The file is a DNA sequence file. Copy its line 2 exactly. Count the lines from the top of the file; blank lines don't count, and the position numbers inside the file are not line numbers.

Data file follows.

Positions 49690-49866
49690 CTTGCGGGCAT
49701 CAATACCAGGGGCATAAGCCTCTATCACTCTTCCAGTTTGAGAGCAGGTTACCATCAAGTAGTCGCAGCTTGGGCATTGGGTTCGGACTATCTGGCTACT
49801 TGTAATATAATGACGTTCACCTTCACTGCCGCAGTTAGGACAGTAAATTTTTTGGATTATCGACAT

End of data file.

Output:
49690 CTTGCGGGCAT